10 Incredible Facts About The Crimean War

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Spanning from October 1853 until February 1856, the Crimean War was a three year long struggle for the acquisition of complete and total power over the command of the Ottoman Empire between the allies Britain, France, Turkey, as well as Sardinia, against Russia. A dispute between the British and the Russians over control of the channel connecting the Augean and Marmara seas, another dispute between Russia and this time France over control of the holy sites in Palestine, and lastly the vehement objection of Turkey to the demands imposed by Russia gave birth to the first ever modern war we now know as the Crimean War.

Russia seems like the big, bad wolf huh? Well, to learn more about the Crimean War, here are 10 incredible facts all about it! Enjoy.

Fact 1: Thousands of soldiers were able to survive the Crimean War because of a team of dedicated nurses, and one nurse in particular, who rose to fame as The Lady With The Lamp. Her name was Florence Nightingale, who found it in her heart to treat the soldiers wounded in the Crimean war despite unsavory conditions and poor medical equipment and administration. Assisted by fellow nurse Mary Seacole and Secretary of War Sidney Herbert, she and a team of nurses were able to properly address the wounded and dying. She was given the nickname Lady With A Lamp, because every night she would take a lamp with her and check on the soldiers to see if they were alright.

Fact 2: The last to survive the great Crimean War? Why, a tortoise named Timothy! Timothy the Tortoise, who was actually a female, was at the old and tender age of 165 when he died back in 2004. She had served as the HMS Queen’s mascot, on aboard the ship throughout most of her life. She was even present during the attack of Sevastopol!

Fact 3: Great Britain took an even greater fall during the time of the Crimean War. It was believed that the country had deployed 21,097 men to fight for the cause, but 16,000out of the estimated 12,097 had died from harsh weather and environmental concerns, as well as disease.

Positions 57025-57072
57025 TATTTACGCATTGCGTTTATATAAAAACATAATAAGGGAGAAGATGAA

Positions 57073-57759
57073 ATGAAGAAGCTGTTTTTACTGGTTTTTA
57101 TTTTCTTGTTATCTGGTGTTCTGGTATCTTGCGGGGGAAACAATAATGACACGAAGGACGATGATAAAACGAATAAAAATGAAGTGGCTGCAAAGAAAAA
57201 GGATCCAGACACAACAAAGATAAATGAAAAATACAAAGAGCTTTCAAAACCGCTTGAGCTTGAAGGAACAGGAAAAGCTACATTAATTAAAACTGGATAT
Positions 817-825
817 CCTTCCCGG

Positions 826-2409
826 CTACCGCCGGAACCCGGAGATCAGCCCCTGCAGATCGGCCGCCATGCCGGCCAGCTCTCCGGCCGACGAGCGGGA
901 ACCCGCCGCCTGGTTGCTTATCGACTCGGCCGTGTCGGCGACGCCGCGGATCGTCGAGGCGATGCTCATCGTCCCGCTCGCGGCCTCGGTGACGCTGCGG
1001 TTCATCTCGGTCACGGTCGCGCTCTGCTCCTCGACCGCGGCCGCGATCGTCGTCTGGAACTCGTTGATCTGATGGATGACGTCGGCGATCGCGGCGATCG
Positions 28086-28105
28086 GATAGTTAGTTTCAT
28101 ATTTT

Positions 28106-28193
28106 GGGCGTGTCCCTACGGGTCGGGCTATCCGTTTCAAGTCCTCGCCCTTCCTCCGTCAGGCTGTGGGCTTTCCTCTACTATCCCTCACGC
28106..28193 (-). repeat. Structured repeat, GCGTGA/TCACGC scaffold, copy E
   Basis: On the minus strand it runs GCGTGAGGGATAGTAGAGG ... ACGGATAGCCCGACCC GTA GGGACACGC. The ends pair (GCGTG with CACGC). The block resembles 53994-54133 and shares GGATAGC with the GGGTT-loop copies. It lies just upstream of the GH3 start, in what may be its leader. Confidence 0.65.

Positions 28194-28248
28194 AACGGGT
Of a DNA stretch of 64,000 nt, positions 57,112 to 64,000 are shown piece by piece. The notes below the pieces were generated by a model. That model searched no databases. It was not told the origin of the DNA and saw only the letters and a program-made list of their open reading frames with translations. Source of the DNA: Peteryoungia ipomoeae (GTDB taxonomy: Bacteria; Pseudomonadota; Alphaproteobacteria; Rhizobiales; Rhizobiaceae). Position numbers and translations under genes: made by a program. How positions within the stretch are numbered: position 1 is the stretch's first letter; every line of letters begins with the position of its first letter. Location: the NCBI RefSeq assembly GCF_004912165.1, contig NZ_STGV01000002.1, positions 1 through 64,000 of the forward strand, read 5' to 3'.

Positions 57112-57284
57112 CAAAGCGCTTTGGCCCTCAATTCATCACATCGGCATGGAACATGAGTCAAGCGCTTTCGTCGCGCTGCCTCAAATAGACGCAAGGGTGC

Fact 4: Items such as Raglan sleeves, cardigans, as well as Balaclava helmets, all got their start from the Crimean War. You may even buy them at your local Forever21 or H&M today.

Fact 5: During 1856, murmurings about a possible truce were on the rise. Peace talks were in the works, and at long last, the grueling war had come to an end with the Treaty of Paris coming under wraps. The Black Sea was then named an area of neutral territory. Strictly no warships were allowed to be within perimeter. Building defenses alongside the coast was also prohibited.

Fact 6: Diseases such as typhoid, cholera, infection, as well as dysentery were rampant among barracks and camp sites during the war. Due to the poor conditions plaguing the men, they often died before the next round of machine guns were fired. The nasty barrack hospital that was located in Scutari in Turkey was so bad, the soldiers had to lie on bare floors for nights on end. There were no toilets either, and food was very scarce. The soldiers were only able to eat once a day, often having to stomach rotten or stale food.

Fact 7: Did the beanie make a cameo years before its time? Well, during the war, in order to keep their faces and ears warm from the bitter cold, soldiers resorted to wearing knit-fashioned helmets called Bacalava helmets.

Fact 8: The Crimean War is revered as the first “modern war”, due to the war tactics and weaponry used that has been the start, and has since revolutionized, the face of wars for the coming generations.

Fact 9: The war got its namesake from the land Crimea, because Turkey, as well as Britain and France, were at war on the Crimean Peninsula, which is right by the Black Sea.

Fact 10: After the Crimean War, Russia and Turkey rammed horns again, though the second time around France and Britain opted to stay out of it.

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